Armistice Day, commemorated on 11 November, marks the date the armistice was signed between the Allies of World War 1 and Germany for the cessation of hostilities on the Western Front. The armistice took effect at 11am – the eleventh hour of the eleventh day of the eleventh month.
Sadly, hostilities did continue right up to the very last minute. The final combatant of any nationality to be killed was an American soldier, Henry Gunther, who was shot in a burst of machine gun fire at 10.59 that morning. The last British soldier to die was George Ellison who was killed whilst on patrol on the outskirts of Mons, Belgium 90 minutes before the ceasefire came into effect.
After the end of World War 2, the United Kingdom moved Armistice Day events to the nearest Sunday and officially commemorated both wars on that day. This year on the 11th of November, there will be a Silence in the Square event in Trafalgar Square led by the Royal British Legion followed by the annual service and parade at the Cenotaph in Whitehall.
In the United Kingdom, we also have the National Memorial Arboretum which is a year-round centre of remembrance, not only for veterans of the World Wars. The Arboretum is home to over 300 thought-provoking memorials, each with a story to be discovered. The memorials are diverse in nature, rich in symbolism and collectively represent a broad population of society from military associations, charitable organisations, emergency services, fraternity groups and individuals.
The last surviving British veteran of World War 1, Harry Patch, died in July 2009 at the age of 111. Whilst there are still a large number of World War 2 veterans still living, most are now in their eighties and nineties.
During the course of both World Wars, 1,700,000 men and women of the Commonwealth forces were killed, meeting their deaths in some 154 countries across the world. According to the Commonwealth War Graves Commission, these casualties are commemorated in approximately 23,000 cemeteries and memorials worldwide.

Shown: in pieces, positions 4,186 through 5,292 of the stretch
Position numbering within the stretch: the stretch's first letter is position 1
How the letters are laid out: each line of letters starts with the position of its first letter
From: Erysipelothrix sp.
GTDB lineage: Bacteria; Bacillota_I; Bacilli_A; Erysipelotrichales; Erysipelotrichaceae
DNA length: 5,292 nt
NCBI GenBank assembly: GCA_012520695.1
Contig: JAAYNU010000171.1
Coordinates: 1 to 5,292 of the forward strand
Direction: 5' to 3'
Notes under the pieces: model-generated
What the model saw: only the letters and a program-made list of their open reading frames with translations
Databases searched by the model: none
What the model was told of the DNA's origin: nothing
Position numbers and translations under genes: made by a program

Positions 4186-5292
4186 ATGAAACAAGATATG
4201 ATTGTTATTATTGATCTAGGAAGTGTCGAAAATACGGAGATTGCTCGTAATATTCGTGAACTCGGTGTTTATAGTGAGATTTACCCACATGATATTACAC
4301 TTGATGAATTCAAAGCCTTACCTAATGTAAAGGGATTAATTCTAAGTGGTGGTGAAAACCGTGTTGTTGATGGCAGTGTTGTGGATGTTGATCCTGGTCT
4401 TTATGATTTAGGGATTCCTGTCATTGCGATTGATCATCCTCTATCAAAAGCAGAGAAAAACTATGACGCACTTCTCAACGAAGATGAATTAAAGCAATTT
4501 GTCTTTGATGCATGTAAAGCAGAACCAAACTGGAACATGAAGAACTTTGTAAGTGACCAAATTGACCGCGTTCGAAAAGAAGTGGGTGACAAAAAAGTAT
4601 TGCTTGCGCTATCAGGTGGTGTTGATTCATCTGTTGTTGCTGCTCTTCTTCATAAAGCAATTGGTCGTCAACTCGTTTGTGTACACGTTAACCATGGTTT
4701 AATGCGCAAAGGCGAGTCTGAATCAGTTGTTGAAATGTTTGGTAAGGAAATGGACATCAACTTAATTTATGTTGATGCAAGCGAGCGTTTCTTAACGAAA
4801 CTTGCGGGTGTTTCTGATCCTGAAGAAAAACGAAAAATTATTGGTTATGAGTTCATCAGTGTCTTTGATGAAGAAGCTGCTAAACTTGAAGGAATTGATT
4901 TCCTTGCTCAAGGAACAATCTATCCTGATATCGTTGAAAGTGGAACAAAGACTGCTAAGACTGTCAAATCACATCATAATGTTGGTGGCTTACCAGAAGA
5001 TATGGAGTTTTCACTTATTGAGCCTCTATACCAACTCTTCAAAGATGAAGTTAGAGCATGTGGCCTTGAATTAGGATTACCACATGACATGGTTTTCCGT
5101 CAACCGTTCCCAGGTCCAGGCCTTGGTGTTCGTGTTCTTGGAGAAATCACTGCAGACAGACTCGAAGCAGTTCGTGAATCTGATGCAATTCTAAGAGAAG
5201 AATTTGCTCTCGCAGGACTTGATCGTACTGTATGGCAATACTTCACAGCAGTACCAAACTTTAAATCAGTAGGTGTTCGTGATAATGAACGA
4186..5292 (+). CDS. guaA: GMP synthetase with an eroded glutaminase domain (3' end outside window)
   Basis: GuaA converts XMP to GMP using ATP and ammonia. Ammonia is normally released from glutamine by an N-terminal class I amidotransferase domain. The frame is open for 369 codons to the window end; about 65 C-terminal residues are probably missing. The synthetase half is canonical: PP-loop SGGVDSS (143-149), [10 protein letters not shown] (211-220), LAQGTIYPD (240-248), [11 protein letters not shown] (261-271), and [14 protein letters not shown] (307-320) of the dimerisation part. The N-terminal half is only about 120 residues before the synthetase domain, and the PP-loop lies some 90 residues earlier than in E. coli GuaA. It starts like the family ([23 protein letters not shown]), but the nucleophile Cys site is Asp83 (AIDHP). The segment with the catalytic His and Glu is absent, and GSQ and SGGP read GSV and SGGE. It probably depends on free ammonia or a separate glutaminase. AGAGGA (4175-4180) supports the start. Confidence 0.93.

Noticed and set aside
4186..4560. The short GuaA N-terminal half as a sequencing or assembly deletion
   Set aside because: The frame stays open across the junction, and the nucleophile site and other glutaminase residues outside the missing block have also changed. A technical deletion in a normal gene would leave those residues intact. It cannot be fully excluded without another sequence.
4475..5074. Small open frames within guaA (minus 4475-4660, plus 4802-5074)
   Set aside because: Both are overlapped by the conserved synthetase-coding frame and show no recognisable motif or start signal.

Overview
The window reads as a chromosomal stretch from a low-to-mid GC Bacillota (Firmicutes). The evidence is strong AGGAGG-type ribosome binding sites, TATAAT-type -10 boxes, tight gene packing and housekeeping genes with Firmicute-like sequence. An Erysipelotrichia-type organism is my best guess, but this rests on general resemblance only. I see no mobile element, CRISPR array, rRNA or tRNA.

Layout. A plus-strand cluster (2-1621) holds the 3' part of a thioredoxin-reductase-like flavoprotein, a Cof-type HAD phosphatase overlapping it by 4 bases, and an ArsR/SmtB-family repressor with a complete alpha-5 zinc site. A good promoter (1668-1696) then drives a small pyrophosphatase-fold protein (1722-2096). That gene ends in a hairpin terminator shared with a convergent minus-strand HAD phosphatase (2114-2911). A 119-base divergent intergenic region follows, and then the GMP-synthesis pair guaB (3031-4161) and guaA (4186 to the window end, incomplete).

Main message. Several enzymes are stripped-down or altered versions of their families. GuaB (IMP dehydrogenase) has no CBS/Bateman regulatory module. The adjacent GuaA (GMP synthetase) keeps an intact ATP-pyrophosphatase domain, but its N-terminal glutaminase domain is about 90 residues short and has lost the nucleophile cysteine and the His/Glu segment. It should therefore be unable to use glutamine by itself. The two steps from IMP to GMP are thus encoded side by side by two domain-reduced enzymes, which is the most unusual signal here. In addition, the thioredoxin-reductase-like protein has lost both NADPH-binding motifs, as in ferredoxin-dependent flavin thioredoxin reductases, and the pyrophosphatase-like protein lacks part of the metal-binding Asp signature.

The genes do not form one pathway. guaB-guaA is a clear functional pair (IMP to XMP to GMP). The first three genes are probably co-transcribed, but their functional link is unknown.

We end our blog with what is perhaps the most famous and widely read war poem in English and also known, in extract form, as the Ode of Remembrance. For the Fallen written by Laurence Binyon, was first published in The Times on September 21, 1914, just a few weeks after World War 1 began on July 28 that year. Binyon was too old to enlist as a soldier in the Great War, but volunteered in hospitals helping wounded French soldiers, and wrote For the Fallen in Cornwall shortly after the Battle of the Marne.
With proud thanksgiving, a mother for her children,
England mourns for her dead across the sea.
Flesh of her flesh they were, spirit of her spirit,
Fallen in the cause of the free.
Solemn the drums thrill: Death august and royal
Sings sorrow up into immortal spheres.
There is music in the midst of desolation
And a glory that shines upon our tears.
They went with songs to the battle, they were young,
Straight of limb, true of eye, steady and aglow.
They were staunch to the end against odds uncounted,
They fell with their faces to the foe.
They shall grow not old, as we that are left grow old:
Age shall not weary them, nor the years condemn.
At the going down of the sun and in the morning
We will remember them.
They mingle not with their laughing comrades again;
They sit no more at familiar tables of home;
They have no lot in our labour of the day-time;
They sleep beyond England’s foam.
But where our desires are and our hopes profound,
Felt as a well-spring that is hidden from sight,
To the innermost heart of their own land they are known
As the stars are known to the Night;
As the stars that shall be bright when we are dust,
Moving in marches upon the heavenly plain,
As the stars that are starry in the time of our darkness,
To the end, to the end, they remain.